Most users are already aware of the risks presented by cookies, the small data files that browsers save on our computers to remember things like login details, or Website preferences. The capability to clear out cookies is built into every browser, but few people realise that Adobe Flash Player–the plug-in used to provide YouTube video and Web games–has a similar system that’s annoyingly difficult to monitor and clean. This has led to Websites abusing the system in order to track users.
Flash Player refers to its system of small data files as local shared objects, or LSOs, although the rest of the world calls them Flash cookies. They’re typically used to store login details for Websites, or perhaps game scores on Flash games. They can even be used to store larger amounts of data for Flash apps, such as image editors or office programs.
You can see how many LSOs are stored on your system by visiting the Global Storage Settings panel page on Adobe’s Website. You can also clear LSOs there and discover what sites they came from (although beware that porn sites are some of the heaviest users and abusers of LSOs, so if you’re viewing the LSOs of a shared computer, you could dig-up dirt you weren’t expecting.)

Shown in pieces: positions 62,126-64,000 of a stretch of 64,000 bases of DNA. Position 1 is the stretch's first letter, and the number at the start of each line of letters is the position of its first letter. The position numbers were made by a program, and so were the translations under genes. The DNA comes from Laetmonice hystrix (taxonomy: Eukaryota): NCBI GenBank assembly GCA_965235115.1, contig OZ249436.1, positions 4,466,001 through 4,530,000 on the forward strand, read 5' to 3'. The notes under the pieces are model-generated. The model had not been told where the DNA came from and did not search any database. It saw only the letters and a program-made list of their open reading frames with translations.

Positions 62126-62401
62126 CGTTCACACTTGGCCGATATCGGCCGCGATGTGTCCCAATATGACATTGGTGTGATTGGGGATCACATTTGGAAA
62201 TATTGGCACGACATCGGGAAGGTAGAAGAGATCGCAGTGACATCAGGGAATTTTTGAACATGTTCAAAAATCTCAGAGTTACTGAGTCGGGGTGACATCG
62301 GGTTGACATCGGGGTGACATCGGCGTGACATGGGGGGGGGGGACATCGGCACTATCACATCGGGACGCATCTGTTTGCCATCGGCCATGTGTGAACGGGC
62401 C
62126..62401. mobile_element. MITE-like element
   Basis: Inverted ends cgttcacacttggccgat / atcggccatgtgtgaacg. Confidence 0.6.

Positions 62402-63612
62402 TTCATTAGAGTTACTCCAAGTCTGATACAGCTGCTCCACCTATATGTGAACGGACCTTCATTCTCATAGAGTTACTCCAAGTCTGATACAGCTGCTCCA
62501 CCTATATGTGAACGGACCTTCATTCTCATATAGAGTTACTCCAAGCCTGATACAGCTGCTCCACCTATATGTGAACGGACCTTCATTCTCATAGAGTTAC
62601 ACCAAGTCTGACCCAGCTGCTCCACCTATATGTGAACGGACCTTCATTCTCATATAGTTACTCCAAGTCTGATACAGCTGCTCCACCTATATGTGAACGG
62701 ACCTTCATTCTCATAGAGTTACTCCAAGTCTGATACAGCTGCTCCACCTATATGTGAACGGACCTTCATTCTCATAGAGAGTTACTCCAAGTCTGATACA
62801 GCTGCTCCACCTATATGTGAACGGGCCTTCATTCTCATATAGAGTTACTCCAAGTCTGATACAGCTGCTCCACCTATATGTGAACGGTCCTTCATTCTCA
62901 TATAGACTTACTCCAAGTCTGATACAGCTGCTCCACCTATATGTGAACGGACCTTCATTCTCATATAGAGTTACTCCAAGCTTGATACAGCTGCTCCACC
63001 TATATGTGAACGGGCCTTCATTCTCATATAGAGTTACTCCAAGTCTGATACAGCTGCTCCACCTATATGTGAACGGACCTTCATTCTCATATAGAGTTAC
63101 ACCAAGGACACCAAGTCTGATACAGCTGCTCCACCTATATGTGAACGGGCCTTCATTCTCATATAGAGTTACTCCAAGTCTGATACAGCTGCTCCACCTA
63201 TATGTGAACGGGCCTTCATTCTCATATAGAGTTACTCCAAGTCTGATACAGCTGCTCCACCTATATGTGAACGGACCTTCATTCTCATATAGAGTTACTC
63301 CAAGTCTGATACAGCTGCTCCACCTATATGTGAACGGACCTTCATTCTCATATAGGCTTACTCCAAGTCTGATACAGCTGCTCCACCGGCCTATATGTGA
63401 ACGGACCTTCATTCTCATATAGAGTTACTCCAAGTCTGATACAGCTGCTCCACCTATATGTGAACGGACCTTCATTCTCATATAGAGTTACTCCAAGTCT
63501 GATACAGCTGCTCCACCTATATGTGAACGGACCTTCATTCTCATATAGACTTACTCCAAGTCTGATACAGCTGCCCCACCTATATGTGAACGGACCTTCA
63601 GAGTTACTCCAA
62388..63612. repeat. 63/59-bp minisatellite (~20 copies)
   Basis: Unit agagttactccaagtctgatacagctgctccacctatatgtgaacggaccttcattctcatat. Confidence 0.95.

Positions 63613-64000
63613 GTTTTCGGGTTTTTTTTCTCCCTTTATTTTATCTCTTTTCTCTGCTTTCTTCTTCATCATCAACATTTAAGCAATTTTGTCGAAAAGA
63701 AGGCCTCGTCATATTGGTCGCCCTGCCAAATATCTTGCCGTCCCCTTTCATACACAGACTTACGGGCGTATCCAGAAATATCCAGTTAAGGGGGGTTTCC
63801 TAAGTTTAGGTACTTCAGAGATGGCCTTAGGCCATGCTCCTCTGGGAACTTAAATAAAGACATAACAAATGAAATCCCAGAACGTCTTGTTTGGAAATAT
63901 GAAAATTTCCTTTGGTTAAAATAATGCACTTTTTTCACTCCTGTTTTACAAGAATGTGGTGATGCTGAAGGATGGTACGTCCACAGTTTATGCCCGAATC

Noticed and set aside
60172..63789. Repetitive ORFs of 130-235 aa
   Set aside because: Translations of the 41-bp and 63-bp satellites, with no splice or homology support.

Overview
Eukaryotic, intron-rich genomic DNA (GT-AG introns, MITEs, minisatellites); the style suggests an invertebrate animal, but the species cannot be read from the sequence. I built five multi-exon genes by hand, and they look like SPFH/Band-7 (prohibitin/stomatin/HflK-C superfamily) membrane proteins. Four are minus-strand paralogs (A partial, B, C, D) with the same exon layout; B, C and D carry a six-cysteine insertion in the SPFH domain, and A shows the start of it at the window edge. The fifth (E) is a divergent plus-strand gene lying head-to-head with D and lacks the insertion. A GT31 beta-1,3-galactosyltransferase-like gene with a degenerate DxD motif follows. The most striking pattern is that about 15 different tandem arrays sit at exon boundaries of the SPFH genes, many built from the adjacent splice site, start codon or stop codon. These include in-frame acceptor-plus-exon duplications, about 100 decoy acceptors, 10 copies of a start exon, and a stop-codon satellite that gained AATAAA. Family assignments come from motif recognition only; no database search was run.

Adobe has begun work on a number of systems to make it infinitely easier to control LSOs. For example, forthcoming releases of Flash player will add an applet to Control Panel (or System Preferences on a Mac) to allow the same degree of control over LSOs as can be found at Adobe’s Website.
Adobe has also been working with Mozilla and Google to integrate LSO management features directly into Firefox and Chrome, respectively.